By Abeer Salman, CNN
Just over a decade ago, the Palestinian flag hung alongside Israeli and American flags at the Israeli prime minister’s residence, when Benjamin Netanyahu and Palestinian Authority President Mahmoud Abbas shared a historic handshake.
Today, Netanyahu is back in power and Abbas never left, but many other things have changed, including Israel’s attitude toward the Palestinian flag.
At least one artist felt forced to respond to Ben Gvir’s decree.
As soon as he heard about the minister’s order, Tel Aviv-based visual artist Michael Rozanov drew himself in the colors of the Palestinian flag and made the artwork his Facebook profile picture.
“It’s ridiculous, you want to take down flags? What if I am a flag, what would you do? Would you put me down because I’m wearing certain colors?” said Rozanov, known as Mysh. “So I drew this illustration that took me 10 minutes.”
He didn’t expect it to attract much attention, but dozens of Israelis joined Mysh, asking him to draw their profile pictures with the Palestinian flag in the hope of making some impact.
“And then I thought, yeah, it would be nice to offer other people to join in. Because I like drawing and I like starting something online,” Mysh told CNN .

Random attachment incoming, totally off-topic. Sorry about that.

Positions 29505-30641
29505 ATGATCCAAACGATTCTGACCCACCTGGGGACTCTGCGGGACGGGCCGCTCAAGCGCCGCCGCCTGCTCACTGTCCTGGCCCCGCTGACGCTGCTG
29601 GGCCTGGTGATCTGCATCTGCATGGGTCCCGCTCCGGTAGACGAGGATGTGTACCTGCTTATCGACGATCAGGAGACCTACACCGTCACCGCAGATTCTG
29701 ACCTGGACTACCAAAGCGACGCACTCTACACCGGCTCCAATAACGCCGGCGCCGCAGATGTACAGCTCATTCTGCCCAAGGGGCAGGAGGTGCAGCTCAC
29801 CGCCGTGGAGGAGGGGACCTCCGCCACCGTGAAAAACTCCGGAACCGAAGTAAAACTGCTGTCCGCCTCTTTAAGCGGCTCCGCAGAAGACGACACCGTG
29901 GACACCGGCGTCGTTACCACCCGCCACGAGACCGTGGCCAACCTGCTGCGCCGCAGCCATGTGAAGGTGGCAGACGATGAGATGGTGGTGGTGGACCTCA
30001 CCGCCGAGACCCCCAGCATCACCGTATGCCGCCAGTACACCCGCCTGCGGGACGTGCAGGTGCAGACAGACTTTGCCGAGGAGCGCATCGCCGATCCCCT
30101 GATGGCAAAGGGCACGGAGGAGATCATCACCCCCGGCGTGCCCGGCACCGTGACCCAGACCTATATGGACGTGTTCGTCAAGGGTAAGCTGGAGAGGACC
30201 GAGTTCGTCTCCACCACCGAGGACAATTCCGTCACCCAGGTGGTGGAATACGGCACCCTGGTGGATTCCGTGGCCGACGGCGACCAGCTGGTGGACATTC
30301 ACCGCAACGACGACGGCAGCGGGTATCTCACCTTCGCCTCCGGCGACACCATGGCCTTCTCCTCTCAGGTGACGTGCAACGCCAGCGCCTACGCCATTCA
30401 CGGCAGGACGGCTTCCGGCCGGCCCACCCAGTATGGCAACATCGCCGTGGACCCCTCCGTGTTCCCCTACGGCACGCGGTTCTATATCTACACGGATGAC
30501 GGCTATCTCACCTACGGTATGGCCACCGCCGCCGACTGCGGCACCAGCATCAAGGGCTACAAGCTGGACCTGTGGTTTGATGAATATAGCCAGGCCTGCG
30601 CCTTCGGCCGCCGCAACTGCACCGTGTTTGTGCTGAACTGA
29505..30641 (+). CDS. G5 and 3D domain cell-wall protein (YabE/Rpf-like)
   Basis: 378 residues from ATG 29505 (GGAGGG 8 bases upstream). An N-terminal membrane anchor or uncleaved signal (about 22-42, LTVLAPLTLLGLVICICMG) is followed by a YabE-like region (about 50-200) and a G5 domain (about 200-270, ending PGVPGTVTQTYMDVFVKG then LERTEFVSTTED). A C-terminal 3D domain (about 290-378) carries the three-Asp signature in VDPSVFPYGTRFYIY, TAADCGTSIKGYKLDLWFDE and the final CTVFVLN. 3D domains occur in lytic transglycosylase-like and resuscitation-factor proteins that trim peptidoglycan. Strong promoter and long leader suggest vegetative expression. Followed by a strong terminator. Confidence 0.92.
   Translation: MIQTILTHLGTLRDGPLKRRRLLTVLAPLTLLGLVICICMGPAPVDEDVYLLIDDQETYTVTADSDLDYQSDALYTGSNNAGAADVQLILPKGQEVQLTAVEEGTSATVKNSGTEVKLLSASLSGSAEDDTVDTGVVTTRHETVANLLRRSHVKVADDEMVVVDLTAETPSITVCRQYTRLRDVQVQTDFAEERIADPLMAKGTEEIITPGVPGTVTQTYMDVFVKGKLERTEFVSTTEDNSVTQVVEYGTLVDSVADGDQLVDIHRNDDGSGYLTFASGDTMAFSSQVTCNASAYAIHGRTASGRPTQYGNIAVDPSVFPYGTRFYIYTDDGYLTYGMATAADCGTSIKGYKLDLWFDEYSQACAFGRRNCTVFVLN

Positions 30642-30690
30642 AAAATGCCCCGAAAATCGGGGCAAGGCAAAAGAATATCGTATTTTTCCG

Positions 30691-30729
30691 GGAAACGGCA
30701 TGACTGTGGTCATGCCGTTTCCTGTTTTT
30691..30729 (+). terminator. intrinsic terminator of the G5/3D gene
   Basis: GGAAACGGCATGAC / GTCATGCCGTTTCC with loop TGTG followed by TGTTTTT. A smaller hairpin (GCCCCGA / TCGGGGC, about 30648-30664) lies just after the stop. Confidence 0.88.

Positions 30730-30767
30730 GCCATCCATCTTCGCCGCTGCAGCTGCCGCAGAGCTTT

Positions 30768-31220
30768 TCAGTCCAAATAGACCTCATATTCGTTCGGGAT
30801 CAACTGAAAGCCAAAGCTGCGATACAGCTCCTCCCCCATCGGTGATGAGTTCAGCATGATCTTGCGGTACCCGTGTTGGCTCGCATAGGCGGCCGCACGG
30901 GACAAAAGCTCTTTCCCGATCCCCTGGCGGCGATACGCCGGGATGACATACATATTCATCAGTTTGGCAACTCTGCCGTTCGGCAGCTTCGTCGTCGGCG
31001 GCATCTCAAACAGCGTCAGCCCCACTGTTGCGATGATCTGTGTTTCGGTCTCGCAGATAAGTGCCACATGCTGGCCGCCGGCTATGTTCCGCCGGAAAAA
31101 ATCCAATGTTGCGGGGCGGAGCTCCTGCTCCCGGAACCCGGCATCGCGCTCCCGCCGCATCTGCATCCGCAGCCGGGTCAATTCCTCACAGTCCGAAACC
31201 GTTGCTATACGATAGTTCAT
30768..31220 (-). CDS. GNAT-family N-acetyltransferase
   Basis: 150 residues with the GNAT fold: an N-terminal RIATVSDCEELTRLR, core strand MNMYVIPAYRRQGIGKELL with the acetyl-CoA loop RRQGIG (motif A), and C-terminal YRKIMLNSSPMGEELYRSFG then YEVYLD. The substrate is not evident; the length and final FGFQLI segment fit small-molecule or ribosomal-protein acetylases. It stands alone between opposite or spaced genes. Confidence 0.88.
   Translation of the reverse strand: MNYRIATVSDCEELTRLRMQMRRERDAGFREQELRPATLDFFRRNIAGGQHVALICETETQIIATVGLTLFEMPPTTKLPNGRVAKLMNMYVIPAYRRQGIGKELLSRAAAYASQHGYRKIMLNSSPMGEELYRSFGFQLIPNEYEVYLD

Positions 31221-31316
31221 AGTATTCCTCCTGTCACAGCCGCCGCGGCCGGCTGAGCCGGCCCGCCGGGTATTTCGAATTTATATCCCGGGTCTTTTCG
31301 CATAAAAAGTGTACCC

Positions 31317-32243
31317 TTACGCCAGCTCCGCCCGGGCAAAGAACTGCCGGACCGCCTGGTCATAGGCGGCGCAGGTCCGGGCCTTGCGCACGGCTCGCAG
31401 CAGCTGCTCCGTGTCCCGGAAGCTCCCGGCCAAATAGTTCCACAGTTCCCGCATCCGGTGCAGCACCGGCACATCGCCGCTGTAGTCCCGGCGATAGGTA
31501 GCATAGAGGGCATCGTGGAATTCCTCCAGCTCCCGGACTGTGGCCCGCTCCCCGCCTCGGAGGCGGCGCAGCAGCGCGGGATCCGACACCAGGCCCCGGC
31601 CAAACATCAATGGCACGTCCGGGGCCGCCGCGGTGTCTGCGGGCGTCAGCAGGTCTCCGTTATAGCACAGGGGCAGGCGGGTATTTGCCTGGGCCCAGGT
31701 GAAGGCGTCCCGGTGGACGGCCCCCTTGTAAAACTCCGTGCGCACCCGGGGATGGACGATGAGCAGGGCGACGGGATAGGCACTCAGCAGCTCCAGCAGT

Naturally, he also drew Ben Gvir clothed in the colors of the Palestinian flag, right up to his kippa, the skullcap worn by religious Jews.
Mysh is far from the only Israeli unhappy with Netanyahu’s new government. The prime minister’s right-wing coalition won a slim majority of the popular vote in November’s elections, but critics and opponents object to a wide range of its moves, including the Palestinian flag public ban, increased deference to the ultra-Orthodox and plans to change the judicial system.
More than 100,000 people turned out in Tel Aviv on Saturday night, the latest — and largest — in a series of weekly protests against legal reforms Netanyahu’s allies are planning.
But not all Israelis welcomed Mysh’s drawings.
One commenter on Facebook accused Mysh of “spreading a flag of hate,” adding: “What a bummer.”
Another said: “What does this want to say? That it is now cool to belong to a nation that has surrendered to its terrorist leaders? Hamas doesn’t want peace with us, what’s not clear?”
Mysh made a point of replying to each comment to explain and even try to convince his critics.
But he believes that Ben Gvir’s attempt to publicly ban the Palestinian flag — which is technically legal to fly in Israel — is a continuation of the direction Israel has been moving toward since its founding in 1948.